We retrace our steps – the views down the valley as we approach the forest road again are lovely:

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The going is quick, but as we get close to the “path closed” gate we hear signs of forestry activity and sure enough see a big vehicle and two men starting work below us.  I’m worried about the reception we’ll get given we ignored the road closed signs, and also feeling guilty that we’ve led the couple behind us into a potential confrontation, but the lads are fine and are friendly as they signal the way past them.  S stops to chat and they say they are putting up posts to help protect the deer, and definitely not building a super big fence to keep people out.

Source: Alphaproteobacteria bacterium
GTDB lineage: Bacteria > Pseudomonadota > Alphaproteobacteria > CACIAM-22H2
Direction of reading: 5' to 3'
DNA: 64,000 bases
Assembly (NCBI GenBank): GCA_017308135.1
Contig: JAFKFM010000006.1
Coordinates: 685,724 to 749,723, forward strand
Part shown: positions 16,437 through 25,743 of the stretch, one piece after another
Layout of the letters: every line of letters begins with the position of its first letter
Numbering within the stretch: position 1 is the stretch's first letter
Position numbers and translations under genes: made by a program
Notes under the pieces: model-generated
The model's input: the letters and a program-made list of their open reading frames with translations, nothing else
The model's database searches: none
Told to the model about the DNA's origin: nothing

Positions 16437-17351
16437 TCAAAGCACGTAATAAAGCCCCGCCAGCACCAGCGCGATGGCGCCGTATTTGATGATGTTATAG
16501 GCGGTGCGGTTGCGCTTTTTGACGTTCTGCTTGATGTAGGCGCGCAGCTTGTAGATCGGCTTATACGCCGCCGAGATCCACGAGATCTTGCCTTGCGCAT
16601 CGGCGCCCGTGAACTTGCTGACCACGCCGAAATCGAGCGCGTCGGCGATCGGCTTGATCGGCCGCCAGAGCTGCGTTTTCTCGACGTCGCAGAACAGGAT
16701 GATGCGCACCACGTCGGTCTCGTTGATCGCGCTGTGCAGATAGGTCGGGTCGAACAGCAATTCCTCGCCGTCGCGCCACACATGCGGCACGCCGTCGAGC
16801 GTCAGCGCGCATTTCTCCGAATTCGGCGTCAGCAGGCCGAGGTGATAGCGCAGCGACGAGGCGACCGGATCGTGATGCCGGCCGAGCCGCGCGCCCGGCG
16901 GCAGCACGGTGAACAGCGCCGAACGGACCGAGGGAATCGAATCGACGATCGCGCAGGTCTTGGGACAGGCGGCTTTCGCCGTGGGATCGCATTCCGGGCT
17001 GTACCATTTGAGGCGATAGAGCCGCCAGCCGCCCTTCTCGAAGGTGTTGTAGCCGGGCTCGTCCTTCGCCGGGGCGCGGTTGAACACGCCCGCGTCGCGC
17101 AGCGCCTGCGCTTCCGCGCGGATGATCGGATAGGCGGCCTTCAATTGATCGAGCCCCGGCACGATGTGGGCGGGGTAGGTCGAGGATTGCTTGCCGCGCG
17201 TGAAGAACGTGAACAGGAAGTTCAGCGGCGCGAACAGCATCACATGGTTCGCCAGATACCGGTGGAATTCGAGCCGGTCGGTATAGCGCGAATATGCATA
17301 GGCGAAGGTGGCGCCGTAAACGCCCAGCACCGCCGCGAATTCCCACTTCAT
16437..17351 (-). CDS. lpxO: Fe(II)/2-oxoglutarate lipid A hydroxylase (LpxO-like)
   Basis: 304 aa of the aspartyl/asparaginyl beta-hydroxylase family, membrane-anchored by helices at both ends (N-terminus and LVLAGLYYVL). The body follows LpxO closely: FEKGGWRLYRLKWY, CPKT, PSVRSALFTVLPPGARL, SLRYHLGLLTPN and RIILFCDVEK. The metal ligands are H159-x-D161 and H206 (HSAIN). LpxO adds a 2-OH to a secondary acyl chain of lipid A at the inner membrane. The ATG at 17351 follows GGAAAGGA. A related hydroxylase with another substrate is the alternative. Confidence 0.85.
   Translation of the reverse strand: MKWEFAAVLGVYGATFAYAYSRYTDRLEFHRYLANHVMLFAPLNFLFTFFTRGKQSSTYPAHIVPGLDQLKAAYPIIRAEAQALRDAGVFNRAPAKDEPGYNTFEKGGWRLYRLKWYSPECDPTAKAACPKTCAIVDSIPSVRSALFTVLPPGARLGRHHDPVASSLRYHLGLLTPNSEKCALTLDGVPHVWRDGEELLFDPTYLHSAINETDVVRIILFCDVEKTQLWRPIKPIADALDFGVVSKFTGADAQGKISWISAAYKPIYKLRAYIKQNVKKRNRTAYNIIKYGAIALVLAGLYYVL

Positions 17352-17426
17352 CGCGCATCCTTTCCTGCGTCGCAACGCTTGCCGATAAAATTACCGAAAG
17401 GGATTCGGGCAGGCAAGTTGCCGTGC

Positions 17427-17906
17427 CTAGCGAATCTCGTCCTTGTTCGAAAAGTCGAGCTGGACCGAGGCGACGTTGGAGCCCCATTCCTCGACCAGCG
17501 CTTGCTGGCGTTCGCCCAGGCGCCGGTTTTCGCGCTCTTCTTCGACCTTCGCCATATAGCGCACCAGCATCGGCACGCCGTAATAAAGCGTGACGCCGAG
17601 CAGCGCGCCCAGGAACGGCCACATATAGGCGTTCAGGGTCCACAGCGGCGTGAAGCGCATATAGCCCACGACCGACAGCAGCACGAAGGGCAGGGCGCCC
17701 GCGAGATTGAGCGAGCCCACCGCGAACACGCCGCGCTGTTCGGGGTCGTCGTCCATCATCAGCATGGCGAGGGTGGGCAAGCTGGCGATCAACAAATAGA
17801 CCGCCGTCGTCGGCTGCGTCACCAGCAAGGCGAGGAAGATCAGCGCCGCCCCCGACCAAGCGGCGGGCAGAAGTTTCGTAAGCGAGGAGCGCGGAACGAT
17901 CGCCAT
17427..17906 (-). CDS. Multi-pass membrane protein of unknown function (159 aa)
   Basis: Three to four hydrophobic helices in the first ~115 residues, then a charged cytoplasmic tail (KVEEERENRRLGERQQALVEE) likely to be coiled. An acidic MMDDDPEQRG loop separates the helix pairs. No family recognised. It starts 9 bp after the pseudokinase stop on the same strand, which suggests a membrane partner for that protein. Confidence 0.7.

We get back to the bridge and the same two young women are dipping their feet again – they have been to the top and back, steaming past us as I huffed and puffed my way up.  The older couple catch up with us here as well, thank us again for the much easier route, and we let them overtake us (we now know they are fit running club members!).

We follow the same route back, S getting frustrated again by the challenges of the ferns and uneven ground, especially in the hot weather.  We finally get back to the road and march the mile back to the car.

It should have been a quick and easy walk but turned into a slower six miler – but a very beautiful walk.  The fit couple were long gone when we reached the car – how I envy their excellent aerobic fitness.